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Microsoft gold and silver competency badges are no longer valid with new program.
October 3, 2022
The planned launch of the Microsoft Cloud Partner Program is now official, putting in place the company’s new partner designations. Microsoft marked the official beginning of its new partner program on Monday outlining the changes that are now in place.
Despite partner complaints about the short notice given about the program’s requirements, the company maintained its Oct. 3 launch date. Microsoft revealed the transition from its longstanding Microsoft Partner Network (MPN) to the new program just over six months ago.
Many partners complained that the scoring required to meet the six new designations penalized them, despite long ties with Microsoft. For some, the new Microsoft Cloud Partner Program will require them to change how they do business with the company.
Microsoft’s Nicole Dezen
Microsoft’s chief partner officer and corporate vice president for global partner solutions, Nicole Dezen, emphasized the benefits partners stand to gain. Denoting the program’s official launch on Microsoft’s partner blog, Dezen stressed why she believes partners will benefit.
“With the global reach, strategic investments, and technology stack from Microsoft, we empower our partners to create and sell differentiated products and end-to-end solutions for customers in any scenario and every industry,” Dezen noted. “Through the Cloud Partner Program, our commitment is to provide you with investments and global reach to differentiate your offering, scale your customer connections, and position for long-term profitability.”
Dezen also marked the implementation of the six partner designations and Microsoft partner capability scores required to achieve each designation. Microsoft now tabulates those scores based on performance, skills and certifications and customer success.
Partners must achieve those scores for each of the six partner designations, which include:
Data and AI: Data management, providing AI and analytics solutions in Azure
Infrastructure: Cloud migration with Azure
Digital and App Innovation: Building, running and managing applicationsin Azure across multiple clouds, on-premises and at the edge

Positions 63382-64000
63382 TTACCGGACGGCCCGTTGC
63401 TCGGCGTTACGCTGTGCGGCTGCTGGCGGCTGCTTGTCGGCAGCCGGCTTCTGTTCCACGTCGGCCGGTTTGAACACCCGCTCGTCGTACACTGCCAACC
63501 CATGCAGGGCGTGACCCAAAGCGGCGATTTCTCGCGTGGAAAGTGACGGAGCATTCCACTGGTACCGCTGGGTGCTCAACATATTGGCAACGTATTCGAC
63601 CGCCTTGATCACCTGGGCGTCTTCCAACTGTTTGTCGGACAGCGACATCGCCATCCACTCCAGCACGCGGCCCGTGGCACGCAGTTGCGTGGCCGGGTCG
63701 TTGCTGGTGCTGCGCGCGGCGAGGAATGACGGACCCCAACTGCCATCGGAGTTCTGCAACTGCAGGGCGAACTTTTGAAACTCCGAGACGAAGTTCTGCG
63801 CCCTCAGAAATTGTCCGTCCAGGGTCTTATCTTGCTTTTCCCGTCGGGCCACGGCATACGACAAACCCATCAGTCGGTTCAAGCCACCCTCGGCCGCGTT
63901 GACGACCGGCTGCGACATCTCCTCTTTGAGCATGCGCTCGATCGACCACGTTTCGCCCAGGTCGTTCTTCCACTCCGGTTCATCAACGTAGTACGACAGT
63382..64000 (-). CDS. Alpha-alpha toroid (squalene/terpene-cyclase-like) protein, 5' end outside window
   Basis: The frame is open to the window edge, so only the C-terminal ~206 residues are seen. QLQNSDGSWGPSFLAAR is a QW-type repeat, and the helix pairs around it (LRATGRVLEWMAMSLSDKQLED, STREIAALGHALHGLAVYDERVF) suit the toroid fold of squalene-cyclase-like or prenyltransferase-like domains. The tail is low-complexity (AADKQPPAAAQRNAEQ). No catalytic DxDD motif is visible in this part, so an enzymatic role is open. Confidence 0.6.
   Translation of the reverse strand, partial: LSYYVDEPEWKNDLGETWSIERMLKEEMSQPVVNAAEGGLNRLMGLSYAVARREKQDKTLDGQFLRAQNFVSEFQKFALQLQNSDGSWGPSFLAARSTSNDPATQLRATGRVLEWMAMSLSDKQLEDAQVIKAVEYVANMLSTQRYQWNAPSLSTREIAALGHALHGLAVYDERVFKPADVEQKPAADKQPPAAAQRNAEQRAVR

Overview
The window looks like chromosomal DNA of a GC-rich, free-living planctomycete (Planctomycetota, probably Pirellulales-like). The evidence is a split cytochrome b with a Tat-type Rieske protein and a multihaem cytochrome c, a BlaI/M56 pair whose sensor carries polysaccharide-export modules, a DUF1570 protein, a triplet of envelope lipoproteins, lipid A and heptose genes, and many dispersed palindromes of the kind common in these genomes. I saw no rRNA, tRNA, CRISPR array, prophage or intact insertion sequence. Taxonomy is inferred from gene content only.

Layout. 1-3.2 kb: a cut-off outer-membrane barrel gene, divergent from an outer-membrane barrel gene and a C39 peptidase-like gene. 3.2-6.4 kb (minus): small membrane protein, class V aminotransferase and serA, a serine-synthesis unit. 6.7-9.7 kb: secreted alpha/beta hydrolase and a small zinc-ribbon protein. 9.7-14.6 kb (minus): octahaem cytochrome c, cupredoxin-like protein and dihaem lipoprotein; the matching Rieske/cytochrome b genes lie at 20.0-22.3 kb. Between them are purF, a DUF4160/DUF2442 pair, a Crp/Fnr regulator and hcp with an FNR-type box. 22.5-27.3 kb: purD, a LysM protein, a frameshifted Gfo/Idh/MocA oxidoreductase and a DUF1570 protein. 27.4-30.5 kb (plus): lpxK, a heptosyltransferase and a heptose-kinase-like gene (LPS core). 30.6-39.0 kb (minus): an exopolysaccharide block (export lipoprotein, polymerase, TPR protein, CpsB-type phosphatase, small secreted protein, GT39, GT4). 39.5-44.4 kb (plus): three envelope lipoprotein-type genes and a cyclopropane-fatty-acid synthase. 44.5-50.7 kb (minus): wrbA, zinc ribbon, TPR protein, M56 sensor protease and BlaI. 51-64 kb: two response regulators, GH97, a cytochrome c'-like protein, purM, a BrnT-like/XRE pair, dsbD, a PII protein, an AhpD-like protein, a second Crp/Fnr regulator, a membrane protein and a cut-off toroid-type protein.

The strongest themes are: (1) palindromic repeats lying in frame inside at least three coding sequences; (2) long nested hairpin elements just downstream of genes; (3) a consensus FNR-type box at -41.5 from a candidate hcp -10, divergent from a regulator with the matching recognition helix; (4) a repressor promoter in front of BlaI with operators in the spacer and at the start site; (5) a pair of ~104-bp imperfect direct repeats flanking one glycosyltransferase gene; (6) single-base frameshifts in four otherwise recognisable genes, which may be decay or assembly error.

Business Applications: Creating and running solutions with Microsoft Dynamics 365 and the Microsoft Power Platform
Modern Work: Focus on productivity with Microsoft 365
Security: Providing Microsoft’s compliance, security and identity solutions.
Partners with legacy benefits that have met Microsoft’s requirements for a designation will be recognized for it, Dezen noted. She added that Microsoft would recognize partners achieving benefits for the first time once they pay their fees.
Now that Microsoft has launched the new designations, Dezen reiterated that legacy silver and gold badges are no longer valid. While partners will continue to receive legacy benefits until their next anniversary date, after that time, they’ll have two options. They can opt for the new Solution Partner benefits or pay a fee to continue receiving legacy benefits.
Dezen acknowledged that the six Solution Partner designations are primarily for partners who provide services. However, she pointed to the industry designations revealed in July at the Microsoft Inspire partner conference. “We’ll be prioritizing industry designations anchored on the Microsoft Industry Clouds and aligning across both the Solutions Partner and ISV programs, she noted.
Also coming to the new Microsoft Cloud Partner Program is the company’s ISV Success Program, announced at Microsoft Inspire. The program is now available to select partners through a private preview. Microsoft will offer a public preview later this year, Dezen said. “Through this resource, we’re helping ISV partners access benefits to build and publish apps faster, accelerate innovation, and reach more customers,” she noted.
Microsoft’s Casey McGee
Casey McGee, Microsoft’s vice president of global ISV partner sales, elaborated in a separate blog post on the ISV Success Program. McGee outlined some of the program’s benefits, including Cloud sandbox and developer tools to develop and publish applications to Microsoft’s commercial marketplaces, product-specific resources and events such as access to webinars, workshops and various experts.
“Whether you’re building your first app, migrating from another cloud provider, or selling your established solutions through Microsoft, we’re defining clear pathways to your goals,” McGee noted. “One of our top priorities is helping you deliver quality, high-performing cloud solutions to customers across every market and industry.”
McGee also noted that while Microsoft designed the current Solutions Partner designations for those who provide service, the company is developing specialized ISV designations. “These will help you differentiate your solutions to customers by industry-specific scenarios and broader technology and line-of-business capabilities,” he said. The first pilots, he added, will focus on healthcare, retail and financial services industry solutions.
Jeffrey Schwartz has covered the IT industry for nearly three decades, most recently as editor-in-chief of Redmond magazine and executive editor of Redmond Channel Partner. Prior to that, he held various editing and writing roles at CommunicationsWeek, InternetWeek and VARBusiness (now CRN) magazines, among other publications.
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